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cutting diet

What is the cutting diet?

17 Nov 2021 • 3 min read

A technique that has become super popular with gym bunnies and bodybuilders alike, the cutting diet is one way to help you achieve your fat loss goals.

But is it for everybody? And what are the benefits if you do choose this diet? Find out the answers to these questions and more in our guide.

In this article, you’ll learn about

  • What the cutting diet is
  • Who the cutting diet is for
  • 5 benefits of the cutting diet
  • Foods to eat when cutting
  • Foods to avoid when cutting
  • Techniques for cutting down
  • Tips on how to cut
  • Potential side effects of the cutting diet

What is a cutting diet?

Otherwise known as a shredding diet or a weight cutting diet, a cutting diet is a technique used by those into their fitness in order to reduce body fat without losing any muscle in the process.

Sound difficult? With the cutting diet, it isn’t a one size fits all method.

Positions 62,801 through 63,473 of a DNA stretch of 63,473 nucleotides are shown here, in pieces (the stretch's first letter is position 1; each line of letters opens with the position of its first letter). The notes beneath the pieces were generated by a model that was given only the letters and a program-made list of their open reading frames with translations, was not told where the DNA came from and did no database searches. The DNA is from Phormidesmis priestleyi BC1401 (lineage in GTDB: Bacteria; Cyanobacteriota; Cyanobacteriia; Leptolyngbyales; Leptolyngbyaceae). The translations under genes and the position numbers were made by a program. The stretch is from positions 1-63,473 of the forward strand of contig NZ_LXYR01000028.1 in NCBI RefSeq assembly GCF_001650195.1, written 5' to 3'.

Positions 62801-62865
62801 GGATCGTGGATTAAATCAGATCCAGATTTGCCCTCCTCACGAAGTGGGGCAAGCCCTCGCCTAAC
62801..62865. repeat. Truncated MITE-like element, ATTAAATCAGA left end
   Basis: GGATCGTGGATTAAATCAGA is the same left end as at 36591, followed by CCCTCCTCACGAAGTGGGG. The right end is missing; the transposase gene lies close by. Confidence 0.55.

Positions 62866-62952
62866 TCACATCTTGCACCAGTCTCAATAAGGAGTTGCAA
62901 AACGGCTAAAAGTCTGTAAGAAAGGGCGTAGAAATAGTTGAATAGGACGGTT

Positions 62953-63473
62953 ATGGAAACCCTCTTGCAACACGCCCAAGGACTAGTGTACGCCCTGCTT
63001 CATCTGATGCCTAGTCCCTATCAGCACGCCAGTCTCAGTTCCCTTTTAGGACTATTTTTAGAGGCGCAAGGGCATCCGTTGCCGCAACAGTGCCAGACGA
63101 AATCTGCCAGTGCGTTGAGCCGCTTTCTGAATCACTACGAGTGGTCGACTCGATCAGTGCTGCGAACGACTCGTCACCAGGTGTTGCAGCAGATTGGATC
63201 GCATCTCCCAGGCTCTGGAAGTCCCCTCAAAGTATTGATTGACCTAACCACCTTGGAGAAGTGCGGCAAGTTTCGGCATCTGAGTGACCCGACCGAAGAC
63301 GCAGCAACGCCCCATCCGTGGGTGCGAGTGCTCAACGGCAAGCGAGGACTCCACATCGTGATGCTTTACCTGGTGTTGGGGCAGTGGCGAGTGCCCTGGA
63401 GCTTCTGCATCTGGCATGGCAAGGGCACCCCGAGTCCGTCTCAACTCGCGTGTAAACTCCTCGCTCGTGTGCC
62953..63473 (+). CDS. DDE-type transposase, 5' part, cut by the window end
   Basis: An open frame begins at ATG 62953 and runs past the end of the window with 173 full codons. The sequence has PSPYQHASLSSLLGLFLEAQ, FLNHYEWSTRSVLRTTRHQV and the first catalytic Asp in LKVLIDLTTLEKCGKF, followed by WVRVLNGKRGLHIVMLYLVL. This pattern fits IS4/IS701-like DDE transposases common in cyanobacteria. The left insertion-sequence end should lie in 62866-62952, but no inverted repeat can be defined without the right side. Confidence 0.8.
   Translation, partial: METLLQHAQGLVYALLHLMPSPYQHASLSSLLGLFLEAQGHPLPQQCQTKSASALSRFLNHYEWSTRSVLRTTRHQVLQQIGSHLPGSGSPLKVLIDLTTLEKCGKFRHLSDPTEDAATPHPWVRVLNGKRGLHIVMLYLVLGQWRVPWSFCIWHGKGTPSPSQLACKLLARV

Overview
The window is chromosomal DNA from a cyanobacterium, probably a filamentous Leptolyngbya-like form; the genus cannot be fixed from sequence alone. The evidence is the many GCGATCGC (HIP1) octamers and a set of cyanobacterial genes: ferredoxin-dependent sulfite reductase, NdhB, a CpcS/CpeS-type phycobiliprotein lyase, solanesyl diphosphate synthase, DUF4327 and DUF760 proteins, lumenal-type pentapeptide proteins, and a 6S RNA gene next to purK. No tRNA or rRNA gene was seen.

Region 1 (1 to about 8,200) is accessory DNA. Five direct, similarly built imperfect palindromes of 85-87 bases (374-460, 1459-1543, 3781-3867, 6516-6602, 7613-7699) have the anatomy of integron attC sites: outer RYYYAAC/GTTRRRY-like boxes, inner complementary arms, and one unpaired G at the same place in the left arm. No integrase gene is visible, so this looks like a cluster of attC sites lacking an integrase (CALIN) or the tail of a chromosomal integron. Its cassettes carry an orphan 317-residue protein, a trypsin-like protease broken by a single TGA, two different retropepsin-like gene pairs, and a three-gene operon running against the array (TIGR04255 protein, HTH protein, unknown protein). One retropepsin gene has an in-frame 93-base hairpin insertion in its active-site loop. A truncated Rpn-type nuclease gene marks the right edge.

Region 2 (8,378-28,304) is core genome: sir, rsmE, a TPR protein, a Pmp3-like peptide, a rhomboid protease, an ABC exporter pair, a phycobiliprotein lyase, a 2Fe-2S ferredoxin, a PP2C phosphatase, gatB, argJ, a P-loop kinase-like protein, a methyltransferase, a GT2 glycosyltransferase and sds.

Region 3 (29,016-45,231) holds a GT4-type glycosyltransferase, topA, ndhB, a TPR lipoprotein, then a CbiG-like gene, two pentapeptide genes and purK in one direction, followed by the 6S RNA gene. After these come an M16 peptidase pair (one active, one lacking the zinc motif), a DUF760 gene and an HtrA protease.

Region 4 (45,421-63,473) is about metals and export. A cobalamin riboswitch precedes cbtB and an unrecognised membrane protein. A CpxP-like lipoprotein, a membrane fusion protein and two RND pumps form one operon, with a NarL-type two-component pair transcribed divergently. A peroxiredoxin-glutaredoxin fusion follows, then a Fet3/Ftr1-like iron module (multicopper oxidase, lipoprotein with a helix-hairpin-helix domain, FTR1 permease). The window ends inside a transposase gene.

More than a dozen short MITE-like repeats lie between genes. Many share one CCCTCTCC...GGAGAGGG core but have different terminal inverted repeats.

Your individual needs and metrics need to be taken into account.

However, one thing that is consistent with most people on this diet is that they increase protein intake and are more selective over the types of carbs they eat – as well as doing weight training to help build and maintain muscles while cutting.1,2

Generally speaking, a cutting diet lasts anywhere between two to four months and traditionally takes place before sports events or personal goals like a holiday.

Is the cutting diet just for bodybuilders?


The cutting diet is suitable for anyone who is looking to reduce fat without losing muscle. Although it is usually accompanied by weight training, who said this is just for bodybuilders?

5 key benefits of the cutting diet

So what are some of the benefits you can expect from the cutting diet? The most obvious benefit is that you won’t lose your gains, but more on this below.

  1. Muscle maintenance

The number one benefit of the shredding diet is without a doubt maintaining your muscle.

But as mentioned previously, it’s important to remember that the type of exercise you do alongside your diet can have an impact.

So for muscle maintenance, consistently and regularly lifting weights is recommended because it can help to reduce muscle loss and even gain muscle when in a calorie deficit.3

  1. Attention to macros